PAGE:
The Assessment (lines 80-81; 191-195) allows sponsors to bring forward, in consultation with the regulatory authorities, alternate approaches. This option provides flexibility and will allow new technological advances and research approaches to be brought into play for establishing an acceptable ADI value. Given that the current test systems may not be able to identify NOEL of low concentrations of an antimicrobial, the ASM believes it would be appropriate for the final evaluation to take into account new test system(s) appropriate to the drug in question, so that reviewers can make a scientifically sound final recommendation on an acceptable ADI. In either case, there remains some question of the predictive value to human health impact from conducting in vitro tests.
The FDA's Center for Veterinary Medicine (CVM) draft Assessment document has been developed through public workshops, research studies, and other expert input (line 203). It must also be recognized that the Assessment also has international "counterparts" and an international regulatory harmonization aspect, too, as reviewed in Appendix E (line 835). The contributions of many ASM members to the meetings and discussions on this topic should not go unrecognized. ASM is supportive of these efforts and urges the CVM (and other national authorities with similar regulatory requirements) to work toward a unified approach within the International Cooperation on Harmonization of Technical Requirements for Registration of Veterinary Medicinal Products. In this way, the world's experts can be brought together to achieve the best path that ensures a level playing field for all stakeholders.
In contrast to the barrier effect and resistance selection studies (Lines 307-314), the use of endpoints that measure change in the metabolic activity of the microflora should be abandoned. Of the multiple genera in the human intestinal microflora, each one will have slightly different metabolic pathways that enable them to occupy a particular niche. Differences in oxygenation, depth of niche occupation, and competitiveness with other microflora are further factors that will affect metabolism. Additionally, differences in the substrates (i.e. diet) of the host will alter the metabolism in unknown ways. It must also be considered that there is no particular metabolic trait that has been associated with an adverse human health effect Therefore, the ASM recommends that additional research be conducted in this area in order to determine whether alterations in microbial physiology are warranted in establishing ADI.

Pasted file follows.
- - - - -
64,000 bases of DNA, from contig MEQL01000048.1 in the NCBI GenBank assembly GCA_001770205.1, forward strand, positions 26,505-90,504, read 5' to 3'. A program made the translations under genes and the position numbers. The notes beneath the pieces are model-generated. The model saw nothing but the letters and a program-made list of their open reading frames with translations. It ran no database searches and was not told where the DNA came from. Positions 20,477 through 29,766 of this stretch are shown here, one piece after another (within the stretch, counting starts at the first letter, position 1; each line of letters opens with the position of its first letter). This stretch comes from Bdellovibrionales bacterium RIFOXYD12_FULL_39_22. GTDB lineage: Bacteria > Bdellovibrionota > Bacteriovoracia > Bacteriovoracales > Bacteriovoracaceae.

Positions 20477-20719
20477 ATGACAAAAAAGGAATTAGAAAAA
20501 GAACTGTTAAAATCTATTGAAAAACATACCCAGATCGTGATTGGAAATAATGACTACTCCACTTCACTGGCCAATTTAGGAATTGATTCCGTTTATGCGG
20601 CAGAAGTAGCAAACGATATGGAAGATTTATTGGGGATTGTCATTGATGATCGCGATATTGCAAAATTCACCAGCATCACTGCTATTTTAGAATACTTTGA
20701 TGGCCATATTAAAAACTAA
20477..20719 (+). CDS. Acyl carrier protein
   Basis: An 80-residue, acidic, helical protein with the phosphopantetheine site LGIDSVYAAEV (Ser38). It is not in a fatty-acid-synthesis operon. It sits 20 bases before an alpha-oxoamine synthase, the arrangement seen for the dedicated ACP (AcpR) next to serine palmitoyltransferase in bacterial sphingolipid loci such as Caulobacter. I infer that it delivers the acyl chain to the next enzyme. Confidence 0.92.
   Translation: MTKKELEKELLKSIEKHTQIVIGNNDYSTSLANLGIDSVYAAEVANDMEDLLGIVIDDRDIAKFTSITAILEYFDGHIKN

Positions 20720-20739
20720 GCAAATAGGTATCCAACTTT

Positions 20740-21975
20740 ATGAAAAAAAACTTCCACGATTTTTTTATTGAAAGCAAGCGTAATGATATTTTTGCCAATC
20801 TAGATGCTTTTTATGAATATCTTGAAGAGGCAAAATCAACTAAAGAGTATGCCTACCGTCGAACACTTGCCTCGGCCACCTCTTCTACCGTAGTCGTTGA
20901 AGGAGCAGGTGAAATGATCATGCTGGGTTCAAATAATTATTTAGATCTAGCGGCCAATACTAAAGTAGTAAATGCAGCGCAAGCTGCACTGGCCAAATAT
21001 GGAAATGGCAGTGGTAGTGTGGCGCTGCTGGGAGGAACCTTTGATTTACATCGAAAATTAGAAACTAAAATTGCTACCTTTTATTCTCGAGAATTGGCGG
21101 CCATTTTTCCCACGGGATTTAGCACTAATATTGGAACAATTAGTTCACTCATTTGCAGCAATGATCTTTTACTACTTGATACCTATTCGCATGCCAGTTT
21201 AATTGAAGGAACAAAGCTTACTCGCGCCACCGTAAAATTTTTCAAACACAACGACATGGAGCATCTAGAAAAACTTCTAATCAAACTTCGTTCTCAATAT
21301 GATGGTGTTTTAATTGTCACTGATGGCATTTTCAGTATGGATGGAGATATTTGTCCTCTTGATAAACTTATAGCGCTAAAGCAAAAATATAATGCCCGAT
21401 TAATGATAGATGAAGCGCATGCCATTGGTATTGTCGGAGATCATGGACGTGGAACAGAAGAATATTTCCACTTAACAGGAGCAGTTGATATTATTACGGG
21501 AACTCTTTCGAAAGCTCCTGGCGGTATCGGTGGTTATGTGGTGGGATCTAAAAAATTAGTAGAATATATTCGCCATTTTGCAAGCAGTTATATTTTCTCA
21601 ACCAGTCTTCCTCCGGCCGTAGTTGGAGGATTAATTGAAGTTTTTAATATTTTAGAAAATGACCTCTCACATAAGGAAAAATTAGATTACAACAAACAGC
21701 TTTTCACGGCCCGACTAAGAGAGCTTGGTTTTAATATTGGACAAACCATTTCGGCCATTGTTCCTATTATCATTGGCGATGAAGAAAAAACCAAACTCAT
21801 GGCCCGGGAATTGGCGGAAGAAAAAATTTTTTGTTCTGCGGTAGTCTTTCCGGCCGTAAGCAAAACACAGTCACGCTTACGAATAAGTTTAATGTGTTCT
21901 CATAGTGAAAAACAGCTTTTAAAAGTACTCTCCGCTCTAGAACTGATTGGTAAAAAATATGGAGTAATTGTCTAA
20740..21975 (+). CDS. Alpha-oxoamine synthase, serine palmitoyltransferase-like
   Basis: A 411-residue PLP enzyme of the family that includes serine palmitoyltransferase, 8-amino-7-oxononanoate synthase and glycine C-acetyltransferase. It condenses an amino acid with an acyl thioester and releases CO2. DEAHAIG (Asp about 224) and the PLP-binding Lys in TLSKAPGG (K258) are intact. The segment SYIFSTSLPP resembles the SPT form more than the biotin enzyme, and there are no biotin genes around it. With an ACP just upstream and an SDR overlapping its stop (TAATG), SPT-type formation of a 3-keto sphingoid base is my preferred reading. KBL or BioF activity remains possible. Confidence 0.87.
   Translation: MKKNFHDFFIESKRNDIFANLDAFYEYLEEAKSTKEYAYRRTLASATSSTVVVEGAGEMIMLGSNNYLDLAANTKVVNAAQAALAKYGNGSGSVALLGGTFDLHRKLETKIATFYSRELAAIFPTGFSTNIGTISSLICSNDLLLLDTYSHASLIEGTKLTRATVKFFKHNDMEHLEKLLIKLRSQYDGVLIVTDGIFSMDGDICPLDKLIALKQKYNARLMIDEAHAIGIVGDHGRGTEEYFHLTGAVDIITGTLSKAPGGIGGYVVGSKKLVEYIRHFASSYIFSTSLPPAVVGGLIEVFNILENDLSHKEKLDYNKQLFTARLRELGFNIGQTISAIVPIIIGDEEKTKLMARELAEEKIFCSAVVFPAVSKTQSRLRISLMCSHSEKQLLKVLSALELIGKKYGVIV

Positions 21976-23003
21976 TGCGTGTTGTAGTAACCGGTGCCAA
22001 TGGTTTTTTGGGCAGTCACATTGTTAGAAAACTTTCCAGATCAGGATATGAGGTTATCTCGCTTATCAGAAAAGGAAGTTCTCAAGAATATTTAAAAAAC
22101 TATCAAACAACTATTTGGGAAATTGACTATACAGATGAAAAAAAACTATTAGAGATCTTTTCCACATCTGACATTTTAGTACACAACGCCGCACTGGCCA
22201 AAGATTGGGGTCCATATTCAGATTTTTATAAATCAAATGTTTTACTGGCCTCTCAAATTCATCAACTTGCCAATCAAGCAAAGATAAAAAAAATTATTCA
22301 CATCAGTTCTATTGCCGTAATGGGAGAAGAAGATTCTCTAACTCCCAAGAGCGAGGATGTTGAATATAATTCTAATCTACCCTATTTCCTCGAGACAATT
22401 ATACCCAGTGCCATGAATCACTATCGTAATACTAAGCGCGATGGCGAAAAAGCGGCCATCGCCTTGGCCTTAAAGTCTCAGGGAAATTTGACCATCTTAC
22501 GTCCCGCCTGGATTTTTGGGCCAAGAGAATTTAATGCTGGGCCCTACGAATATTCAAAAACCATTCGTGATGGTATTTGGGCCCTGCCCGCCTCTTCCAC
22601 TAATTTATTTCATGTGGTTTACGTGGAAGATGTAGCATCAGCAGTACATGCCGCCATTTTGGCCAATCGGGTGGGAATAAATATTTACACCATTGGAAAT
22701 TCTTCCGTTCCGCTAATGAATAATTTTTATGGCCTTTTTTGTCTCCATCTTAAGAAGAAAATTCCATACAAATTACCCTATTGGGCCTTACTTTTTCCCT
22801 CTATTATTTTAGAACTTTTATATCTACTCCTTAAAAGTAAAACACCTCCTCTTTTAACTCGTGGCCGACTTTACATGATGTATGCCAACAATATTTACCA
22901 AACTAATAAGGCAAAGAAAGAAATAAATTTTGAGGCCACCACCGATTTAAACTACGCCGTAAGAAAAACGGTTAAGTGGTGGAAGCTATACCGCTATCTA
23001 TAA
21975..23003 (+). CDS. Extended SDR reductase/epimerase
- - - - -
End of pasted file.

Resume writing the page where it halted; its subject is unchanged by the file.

The Assessment document has reviewed the literature on various model test systems and the interpretation limitations. It is accepted that other in vitro model test systems can and will be designed that are extremely sensitive and can detect small biological changes in normal intestinal flora (e.g. PCR-based gut flora profiling, DNA chips, etc.). As noted above, the Assessment allows flexibility in applying these new approaches. However, the attribution of any observed change in these model systems must be related to the significance to public health. Since an observed change could be beneficial, detrimental or inconsequential, a determination will need to be made by the model system. The assessment of effect and establishment of NOEL requires the application of modern scientific methods that take into account the complexity of the model biologic systems involved and the need to measure changes at the most fundamental level possible (e.g. genetic).
The ASM is pleased to have the opportunity to provide comments in response to the draft Assessment of the Effects of Antimicrobial Drug Residues from Food of Animal Origin on the Human Intestinal Flora and hopes that these comments and recommendations are of assistance to the FDA.